But at this point, we still did not know the true extent of plastic in the Pacific Ocean. Capt. Charles Moore went on more than eight large expeditions to the Pacific Ocean to experiment with the abundance of plastic over the course of ten years. On his ship, Alguita, Capt. Moore, with the help of Marcus Erikson (the co-founder of 5 Gyres Institute), brought along five large nets, called trawls, with which he would trap plastic particles in the Great Pacific Garbage Patch on his expeditions (Moore 200). What they discovered was horriffying. The ratio of plastic particles to naturally abounding plankton was 6:1—that is, for every plankton a fish might pick up to eat, it would also eat six pieces of plastic. Moore and Erikson also discovered that over 46,000 pieces of plastic float in the Pacific Ocean per every square kilometer (Grant 30). With the help of several researchers, scientists, and writers, Moore was able to publish a scientific paper which would make their research known. They also found that 90-95% of all waste in the ocean was plastic and that the swirling mass was twice the size of Texas (de Rothschild 22). The true horror was discovered when scientists began to study the plastics’ impacts on marine life.
The clearest example of the awful effects of plastic ingestion by marine animals is the case of the Laysan albatross. These giant, beautiful birds live exclusively on Midway Island, 2,800 miles off the coast of California. Thousands of albatross chicks are dying every year from eating pieces of plastic that their parents accidentally regurgitate back to them as food. UNEP found that plastic is killing a million seabirds a year and 100,000 marine mammals and turtles. The most common causes for death are entanglement, suffocation, and what Grant calls “fatal constipation” (25). Moore also discovered that an average of 46 pieces of plastic was being found in albatross chicks’ carcasses—these range from nurdles, to toothbrushes, to plastic bags, to cigarette lighters. The UNEP year book points out that the most common plastic in the oceans are cigarettes, and a close second is plastic bags (31). But this plastic also kills by a more silent method, one that doesn’t involve the last yelps of a suffocating baby bird or the starvation of its mom because she just can’t fit anything else into her stomach: toxicity. Nurdles become toxic after an accumulation of chemical poisons occurs from the waters; they, among other plastics, are known to absorb any matter they come in contact with, even pollutants which are Persistent, Bioaccumulative and Toxic (PBTs). These micro PBTs are then ingested by phytoplankton, which are ingested by zooplankton, which are ingested by small fish, later ingested by turtles, dolphins, and whales (Moore 252). Who or what is it that eats fish, sometimes even whales? Human beings. We are now discovering that these plastic pollutants climb through the food chain until they ultimately end up on our plates. So that plastic bag we used to bring our groceries home last night and carelessly threw in the street might just be our dinner one month from now.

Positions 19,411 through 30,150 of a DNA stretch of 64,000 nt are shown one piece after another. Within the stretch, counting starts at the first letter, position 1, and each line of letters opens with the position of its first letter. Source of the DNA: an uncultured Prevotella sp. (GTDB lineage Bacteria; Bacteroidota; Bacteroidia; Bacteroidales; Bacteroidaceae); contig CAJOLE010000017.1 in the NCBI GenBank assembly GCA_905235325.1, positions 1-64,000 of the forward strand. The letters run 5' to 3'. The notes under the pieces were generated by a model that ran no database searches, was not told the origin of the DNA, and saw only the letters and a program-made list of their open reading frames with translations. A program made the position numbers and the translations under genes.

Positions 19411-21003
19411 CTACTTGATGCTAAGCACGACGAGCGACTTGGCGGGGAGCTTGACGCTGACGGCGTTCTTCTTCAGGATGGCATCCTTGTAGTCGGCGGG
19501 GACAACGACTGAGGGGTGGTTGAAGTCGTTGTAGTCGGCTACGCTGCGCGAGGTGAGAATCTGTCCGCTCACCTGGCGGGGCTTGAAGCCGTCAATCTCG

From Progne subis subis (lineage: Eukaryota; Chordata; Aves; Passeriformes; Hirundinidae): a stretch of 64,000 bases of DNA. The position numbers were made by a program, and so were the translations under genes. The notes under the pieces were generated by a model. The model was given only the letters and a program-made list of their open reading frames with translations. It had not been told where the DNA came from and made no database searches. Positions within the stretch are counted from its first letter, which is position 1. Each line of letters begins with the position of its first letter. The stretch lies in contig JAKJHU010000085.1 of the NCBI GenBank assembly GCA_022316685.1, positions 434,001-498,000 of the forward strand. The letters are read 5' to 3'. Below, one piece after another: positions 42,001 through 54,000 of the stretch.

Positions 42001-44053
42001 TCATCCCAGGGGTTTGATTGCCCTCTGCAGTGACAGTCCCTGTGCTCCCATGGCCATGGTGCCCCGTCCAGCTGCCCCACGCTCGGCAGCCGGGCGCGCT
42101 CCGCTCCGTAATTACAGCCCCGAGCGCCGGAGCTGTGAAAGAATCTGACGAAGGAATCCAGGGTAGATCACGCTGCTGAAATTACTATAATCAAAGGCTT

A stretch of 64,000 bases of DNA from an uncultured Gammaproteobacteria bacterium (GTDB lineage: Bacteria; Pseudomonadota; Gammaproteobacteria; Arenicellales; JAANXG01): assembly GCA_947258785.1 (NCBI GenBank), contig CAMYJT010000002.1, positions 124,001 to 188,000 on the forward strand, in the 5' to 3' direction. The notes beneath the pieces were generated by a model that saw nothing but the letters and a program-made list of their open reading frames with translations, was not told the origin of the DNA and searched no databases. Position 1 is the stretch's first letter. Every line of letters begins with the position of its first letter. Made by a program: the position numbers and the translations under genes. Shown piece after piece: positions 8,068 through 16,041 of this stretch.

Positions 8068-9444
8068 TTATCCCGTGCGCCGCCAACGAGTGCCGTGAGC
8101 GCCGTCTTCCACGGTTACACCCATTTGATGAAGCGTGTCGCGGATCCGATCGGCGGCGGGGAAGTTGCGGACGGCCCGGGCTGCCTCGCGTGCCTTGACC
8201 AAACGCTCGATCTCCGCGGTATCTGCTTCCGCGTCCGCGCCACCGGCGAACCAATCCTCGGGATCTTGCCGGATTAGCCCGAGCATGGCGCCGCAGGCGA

I still haven’t explained exactly how plastic waste ends up in our oceans; it only takes one word—carelessness. In Censored 2012, Huff entitles the chapter on Pacific Ocean waste “Did You Really Think Your Plastic was being Recycled?” (107) This direct statement sums up where most of the plastic came from; the Ecology Center clears up seven misconceptions about plastic recycling. These include the fact that 1) many plastics which go into curbside bins blow away and never get recycled, 2) the same amount of trash is still being sent to landfills (if not more), 3) every plastic container has the chasing arrows recycling symbol on it, but most are not even recyclable, and 4) packaging resins waste energy which could be used for other sources (“Seven Misconceptions about Plastic and Plastic Recycling”). In the end, it turns out that recycling (the little which does occur) uses up more energy than it saves and is hardly ever done properly. Katherine Mieszkowski, a senior writer for Salon, reveals that plastic items (especially plastic bags) are collected at the recycling plant and are then trucked to the regular dump (133). Aside from these major recycling issues, peoples’ carelessness at tossing trash and litter out onto the streets is astonishing—I guess they think that it will just go away and won’t end up somewhere important, maybe like the ocean. Mieszkowski also states that every year Americans throw away over 100 billion plastic bags after they’ve been used just once—even more are yearly produced for customer convenience. Capt. Moore remembers a specific incident during one of his expeditions in which he and his team spotted 50 plastic bags in a 3-mile radius after a major bag spill had just occurred—but these sorts of spills are kept quiet, no hears of a massive plastic bag spill in the Pacific Ocean (Moore 167). Aside from large plastic waste, Moore also explains that nurdles come from careless plastic company employees who drop thousands of them during transportation (55).